Lantanas produce clusters of brightly colored flowers on stalks that emerge above the bright green foliage. Lantanas grow as a perennial in areas that experience mild frost or as an annual in colder regions. Deadheading and trimming back the plants throughout the growing season encourages the plants to produce more blossoms by preventing seed formation. Seed set takes energy and nutrients away from the plant so it doesn't set new buds; removing the old flowers encourages the plant to form more buds in an effort to produce viable seed.

Deadheading may prolong lantana flowering.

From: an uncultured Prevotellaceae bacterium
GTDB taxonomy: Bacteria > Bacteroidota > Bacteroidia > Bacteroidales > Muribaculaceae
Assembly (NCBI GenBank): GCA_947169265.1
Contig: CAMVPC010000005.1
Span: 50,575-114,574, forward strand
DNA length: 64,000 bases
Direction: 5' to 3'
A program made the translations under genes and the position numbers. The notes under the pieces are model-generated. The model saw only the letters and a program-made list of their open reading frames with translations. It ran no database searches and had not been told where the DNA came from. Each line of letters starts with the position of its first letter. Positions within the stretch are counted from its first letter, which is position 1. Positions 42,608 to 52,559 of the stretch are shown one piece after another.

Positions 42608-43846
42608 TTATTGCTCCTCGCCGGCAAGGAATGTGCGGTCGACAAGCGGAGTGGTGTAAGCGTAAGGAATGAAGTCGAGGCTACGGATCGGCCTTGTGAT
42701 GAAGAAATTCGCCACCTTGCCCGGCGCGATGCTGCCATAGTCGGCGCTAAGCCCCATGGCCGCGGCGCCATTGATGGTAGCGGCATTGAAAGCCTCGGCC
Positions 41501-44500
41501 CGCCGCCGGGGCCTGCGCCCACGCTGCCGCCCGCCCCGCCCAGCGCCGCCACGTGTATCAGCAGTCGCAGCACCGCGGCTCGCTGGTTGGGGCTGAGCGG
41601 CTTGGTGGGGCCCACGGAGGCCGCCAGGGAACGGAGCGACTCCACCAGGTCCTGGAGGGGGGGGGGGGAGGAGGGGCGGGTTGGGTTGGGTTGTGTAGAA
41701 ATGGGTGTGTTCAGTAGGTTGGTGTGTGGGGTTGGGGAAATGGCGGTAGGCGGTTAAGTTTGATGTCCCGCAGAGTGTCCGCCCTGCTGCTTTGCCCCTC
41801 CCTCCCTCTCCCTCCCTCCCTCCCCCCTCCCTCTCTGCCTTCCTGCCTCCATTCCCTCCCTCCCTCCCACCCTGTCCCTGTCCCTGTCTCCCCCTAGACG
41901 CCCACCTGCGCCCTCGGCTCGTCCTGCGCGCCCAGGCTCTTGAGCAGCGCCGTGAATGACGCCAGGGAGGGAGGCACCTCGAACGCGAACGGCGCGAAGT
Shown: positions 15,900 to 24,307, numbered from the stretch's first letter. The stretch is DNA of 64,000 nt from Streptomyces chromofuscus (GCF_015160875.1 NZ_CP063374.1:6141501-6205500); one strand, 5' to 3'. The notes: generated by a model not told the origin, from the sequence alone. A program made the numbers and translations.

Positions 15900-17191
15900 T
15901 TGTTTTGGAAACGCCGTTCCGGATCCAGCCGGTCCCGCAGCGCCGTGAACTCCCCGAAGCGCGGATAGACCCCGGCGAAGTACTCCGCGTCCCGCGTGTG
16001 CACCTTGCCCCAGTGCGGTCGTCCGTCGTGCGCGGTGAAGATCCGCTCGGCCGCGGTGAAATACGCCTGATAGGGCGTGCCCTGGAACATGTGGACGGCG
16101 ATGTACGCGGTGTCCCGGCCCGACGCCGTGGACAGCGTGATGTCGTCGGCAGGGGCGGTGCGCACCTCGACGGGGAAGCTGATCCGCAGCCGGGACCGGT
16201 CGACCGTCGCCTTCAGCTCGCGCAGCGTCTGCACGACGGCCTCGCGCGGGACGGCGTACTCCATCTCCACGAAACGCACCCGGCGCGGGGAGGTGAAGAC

Step 1

Inspect the lantana plant as the flowers begin wilting. Varieties that develop a swollen seedpod at the base of the declining flower require deadheading. Those with no swollen seedpod are self-cleaning and deadheading is not necessary to prolong flower bloom.

Step 2

Snip the old flower cluster off the plant after most of the petals have withered. Cut the flower stem within a quarter-inch of the topmost set of leaves.

Step 3

Prune the entire plant if most of the flower clusters have faded and further blooms or buds aren't forming. Trim back the plant by up to one-fourth its height to encourage a fresh flush of buds and flowers.

Step 4

Cut back the old dead stems in spring before new growth begins. Trim back the old stems to within 4 inches of the ground to encourage lush new growth and flower bud formation.